The strong Indian challenge in the women’s singles event of the 2017 All England Super Series Badminton Championships remained vibrantly alive even as the sole Indian survivor in the men’s singles, HS Prannoy, met his Waterloo at the hands of China’s No 7 seed, Tian Houwei, bowing out without a whimper at 13-21, 5-21, on Thursday.
Sixth seeded Pusarla Venkata Sindhu inflicted a crushing 21-12, 21-4 defeat on hapless Indonesian Dinar Dyah Ayustine in exactly half an hour, even as eighth seeded compatriot Saina Nehwal made relatively heavy weather of the opening game of her second round clash with Germany’s Fabienne Deprez, before romping through at 21-18, 21-10 in five minutes over the half-hour mark.
There is little to write about all these three matches, particularly about the men’s singles joust between Prannoy and Houwei, since the Indian was as flat as a pancake on the day, and had no answer to the Chinese player’s all-court play and nagging accuracy. That he was blasted off the court in the second game tells the sorry tale of a match that simply never was a match.
Prannoy was not swift enough on his feet throughout the encounter, which meant that he was always chasing the shuttle, rather than being in control of the rally. No doubt the tough 82-minute opening round battle against another Chinese player, Qiao Bin, where the Indian had squeaked through at 17-21, 22-20, 21-19, took a heavy toll of his reserves, both physical and mental.
The two Indian women’s clashes, however, went along expected lines. Neither of their opponents was in the top bracket in the Badminton World Federation (BWF) rankings, and neither was expected to trouble the fancied Indians. Indeed, Saina’s opponent, Germany’s Fabienne Deprez, had had to work extremely hard to eliminate the unheralded Frenchwoman, Delphine Lansac, at 19-21, 21-15, 21-18, in her opening round.
As matters panned out, Saina made things tough for herself by losing her concentration after taking a large initial lead, and allowing the 25-year-old Deprez to not only wipe out the half-time deficit, but take a slim 13-12 lead. The two fought on level terms until 17-all, when the 27-year-old Indian grabbed three points to 20-17, and then held on grimly to win the opener at 21-18.
With the hard work done, Saina put her pedigree on display, and coasted comfortably through the second stanza, to earn a quarter-final meeting on Friday with the Korean No 3 seed, Sung Ji Hyun, a rival she would be only too happy to pit her wits against.
Saina carries an impressive 6-1 head-to-head advantage against the 25-year-old Korean, the daughter of two former badminton internationals, Sung Han Kook and Kim Yun Ja. The only time that Sung had emerged on top was way back in the Denmark Open in October 2013, when she had won in three tough games, at 21-19 in the decider.
No doubt Sung is a far better player today than she was in 2013; and has built up a good record against most of the top-ten players in the world. Again, Saina is coming off a career-threatening knee injury that had necessitated surgery and a lengthy period of rehabilitation. But – and here’s the crowning statistic – Saina scored over Sung in the Premier Badminton League in January this year, although the results of the gimmicky 11-point format are not counted in the official head-to-heads.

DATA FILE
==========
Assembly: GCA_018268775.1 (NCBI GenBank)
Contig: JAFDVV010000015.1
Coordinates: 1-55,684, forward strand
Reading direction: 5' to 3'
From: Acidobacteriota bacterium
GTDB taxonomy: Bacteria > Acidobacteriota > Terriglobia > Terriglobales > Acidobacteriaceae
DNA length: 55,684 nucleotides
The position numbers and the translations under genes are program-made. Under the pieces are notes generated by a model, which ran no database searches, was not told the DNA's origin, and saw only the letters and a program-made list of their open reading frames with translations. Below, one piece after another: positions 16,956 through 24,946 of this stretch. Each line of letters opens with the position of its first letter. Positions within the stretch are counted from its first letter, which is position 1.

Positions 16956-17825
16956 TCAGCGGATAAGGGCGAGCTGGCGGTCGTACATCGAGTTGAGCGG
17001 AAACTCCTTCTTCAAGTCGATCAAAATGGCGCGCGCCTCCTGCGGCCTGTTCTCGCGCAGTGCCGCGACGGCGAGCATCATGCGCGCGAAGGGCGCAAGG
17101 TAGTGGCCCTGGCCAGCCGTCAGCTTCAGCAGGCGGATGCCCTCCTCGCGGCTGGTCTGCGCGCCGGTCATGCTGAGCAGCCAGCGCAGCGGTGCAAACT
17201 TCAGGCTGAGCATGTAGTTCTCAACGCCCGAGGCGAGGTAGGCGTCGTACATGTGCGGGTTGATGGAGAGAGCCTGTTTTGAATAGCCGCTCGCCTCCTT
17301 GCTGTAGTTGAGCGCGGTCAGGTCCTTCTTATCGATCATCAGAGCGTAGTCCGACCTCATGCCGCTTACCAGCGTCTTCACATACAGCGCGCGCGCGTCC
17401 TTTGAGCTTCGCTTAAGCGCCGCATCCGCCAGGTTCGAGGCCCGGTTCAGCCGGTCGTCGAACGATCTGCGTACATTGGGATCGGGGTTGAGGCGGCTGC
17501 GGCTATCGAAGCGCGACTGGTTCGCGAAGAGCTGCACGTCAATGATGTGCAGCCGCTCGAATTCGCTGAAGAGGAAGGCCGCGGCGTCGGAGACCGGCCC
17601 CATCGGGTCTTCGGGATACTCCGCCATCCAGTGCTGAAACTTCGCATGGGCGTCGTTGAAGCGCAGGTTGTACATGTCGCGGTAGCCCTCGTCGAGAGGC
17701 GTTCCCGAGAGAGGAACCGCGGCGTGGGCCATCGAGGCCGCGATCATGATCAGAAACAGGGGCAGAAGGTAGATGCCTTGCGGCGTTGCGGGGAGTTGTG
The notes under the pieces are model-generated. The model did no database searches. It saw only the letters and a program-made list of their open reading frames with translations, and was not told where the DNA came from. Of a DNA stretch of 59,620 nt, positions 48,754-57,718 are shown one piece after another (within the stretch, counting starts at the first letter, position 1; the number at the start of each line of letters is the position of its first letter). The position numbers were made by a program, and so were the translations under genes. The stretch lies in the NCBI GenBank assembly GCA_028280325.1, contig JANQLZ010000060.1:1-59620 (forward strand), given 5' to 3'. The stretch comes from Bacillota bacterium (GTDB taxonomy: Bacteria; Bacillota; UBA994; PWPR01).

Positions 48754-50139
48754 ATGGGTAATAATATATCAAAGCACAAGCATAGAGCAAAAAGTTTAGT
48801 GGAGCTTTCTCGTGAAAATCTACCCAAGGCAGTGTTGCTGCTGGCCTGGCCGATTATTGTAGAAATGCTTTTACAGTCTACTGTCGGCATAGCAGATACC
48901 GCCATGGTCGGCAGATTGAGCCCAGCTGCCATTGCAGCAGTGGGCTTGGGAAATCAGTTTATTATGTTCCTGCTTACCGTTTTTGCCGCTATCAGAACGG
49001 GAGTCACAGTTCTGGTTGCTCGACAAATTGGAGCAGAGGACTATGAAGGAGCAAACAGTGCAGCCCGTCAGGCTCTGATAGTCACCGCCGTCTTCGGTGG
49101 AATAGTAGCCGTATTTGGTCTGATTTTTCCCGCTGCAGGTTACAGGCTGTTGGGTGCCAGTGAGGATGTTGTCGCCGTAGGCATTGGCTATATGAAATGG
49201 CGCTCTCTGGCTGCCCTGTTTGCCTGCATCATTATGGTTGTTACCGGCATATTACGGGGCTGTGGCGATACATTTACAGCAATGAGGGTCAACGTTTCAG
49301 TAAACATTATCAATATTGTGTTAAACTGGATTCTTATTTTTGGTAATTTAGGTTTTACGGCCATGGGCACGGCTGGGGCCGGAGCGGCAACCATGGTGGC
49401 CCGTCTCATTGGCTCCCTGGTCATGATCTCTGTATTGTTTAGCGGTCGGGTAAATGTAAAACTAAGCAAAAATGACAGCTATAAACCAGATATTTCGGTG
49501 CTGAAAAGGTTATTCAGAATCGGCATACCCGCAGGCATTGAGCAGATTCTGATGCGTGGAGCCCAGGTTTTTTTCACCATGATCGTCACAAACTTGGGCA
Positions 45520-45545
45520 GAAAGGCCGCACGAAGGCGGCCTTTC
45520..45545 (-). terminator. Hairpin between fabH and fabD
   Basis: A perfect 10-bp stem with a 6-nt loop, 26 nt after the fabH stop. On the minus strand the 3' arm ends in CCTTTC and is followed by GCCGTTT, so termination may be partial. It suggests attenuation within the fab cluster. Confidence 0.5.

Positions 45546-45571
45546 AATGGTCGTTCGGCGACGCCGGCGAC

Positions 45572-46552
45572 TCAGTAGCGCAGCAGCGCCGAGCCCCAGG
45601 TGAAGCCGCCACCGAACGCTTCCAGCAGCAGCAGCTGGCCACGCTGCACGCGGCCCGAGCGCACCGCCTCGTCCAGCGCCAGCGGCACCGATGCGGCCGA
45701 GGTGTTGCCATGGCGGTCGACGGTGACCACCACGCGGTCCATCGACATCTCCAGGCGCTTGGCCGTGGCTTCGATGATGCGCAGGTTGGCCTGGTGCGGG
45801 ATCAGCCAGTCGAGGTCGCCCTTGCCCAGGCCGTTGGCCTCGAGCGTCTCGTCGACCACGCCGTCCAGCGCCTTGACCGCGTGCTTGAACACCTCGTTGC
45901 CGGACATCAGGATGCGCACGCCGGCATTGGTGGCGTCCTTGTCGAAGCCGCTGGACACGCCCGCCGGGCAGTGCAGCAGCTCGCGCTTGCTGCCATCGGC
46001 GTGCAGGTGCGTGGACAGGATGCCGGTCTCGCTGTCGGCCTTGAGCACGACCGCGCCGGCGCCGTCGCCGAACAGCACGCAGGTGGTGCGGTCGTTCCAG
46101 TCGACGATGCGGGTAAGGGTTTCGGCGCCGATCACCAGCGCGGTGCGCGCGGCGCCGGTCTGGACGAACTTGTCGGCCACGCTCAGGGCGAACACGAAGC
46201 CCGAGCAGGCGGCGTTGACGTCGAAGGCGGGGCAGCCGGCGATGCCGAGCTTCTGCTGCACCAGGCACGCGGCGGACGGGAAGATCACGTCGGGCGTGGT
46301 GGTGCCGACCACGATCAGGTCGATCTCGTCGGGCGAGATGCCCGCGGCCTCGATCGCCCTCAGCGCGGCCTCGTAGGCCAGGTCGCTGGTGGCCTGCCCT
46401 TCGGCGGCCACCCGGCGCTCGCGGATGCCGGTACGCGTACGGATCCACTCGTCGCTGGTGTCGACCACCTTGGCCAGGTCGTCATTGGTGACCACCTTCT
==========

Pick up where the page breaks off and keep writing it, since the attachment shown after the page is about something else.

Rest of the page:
As for PV Sindhu, the lanky 21-year-old was simply too powerful and focused against the 23-year-old Indonesian, Dinar Dyah Ayustine, who had huffed and puffed in her opening encounter against Danish qualifier Natalia Koch Rohde before securing a 21-19, 22-20 win.
The gulf in class between the two women was apparent as Sindhu, recovering swiftly from the even initial skirmishes when the scores were level at 4-all, streaked ahead to hit the lemon break with a handy 11-5 advantage. The Indian was a half-step faster than her Indonesian adversary, and made Ayustine scurry around the court, chasing fast drops and powerful cross-court smashes. The first game was won at 21-12 with minimal fuss.
It was strictly one-way traffic in the second, as Sindhu streaked to a 9-0 lead. The four points she eventually conceded in this game were as a result of her own errors, rather than a yield from any positive play by the Indonesian. And thus it was that she finally, and emphatically, broke the hoodoo of not being able to cross the second round at the All England Championships.
The lanky Hyderabadi will, however, have her work cut out for her in Friday’s quarter-final against the talented Taiwanese top seed, Tai Tzu Ying, who usurped Spaniard Carolina Marin’s long-held throne in December, and has been in supreme form since the Dubai Super Series grand finals, adding a dash of consistency to her mercurial stroke-making on the court.
Tai was troubled in the opening game of her second round encounter by the doughty Japanese Minatsu Mitani, and won that game 27-25 in a somewhat fortuitous manner, with a netcord smash that died in the forecourt, after she had saved three game-points. But that was where the Chinese Taipei star stepped on the gas pedal and showed a clean pair of heels to the Japanese for a 21-11 result.
Tai carries into the quarter-final a 5-3 career head-to-head advantage against Sindhu, but the Indian will take heart from the fact that their last six encounters have resulted in alternate wins. Tai beat Sindhu 21-15, 21-17 in the final of the Hong Kong Open last November, but three months earlier, the Indian had notched up a brilliant 21-13, 21-15 quarter-final triumph over her feisty rival in the Rio Olympics.
Five of their last six clashes have ended in comfortable straight-games victories for the winner, a fact that reveals traces of inconsistency in both players’ performance graphs. Tai, especially, is an unapologetic strokemaker, and goes for the lines as well as for near-impossible angles. It really depends on which side of the bed the two rivals have got up from on Friday morning!
Updated Date: Mar 10, 2017 14:24 PM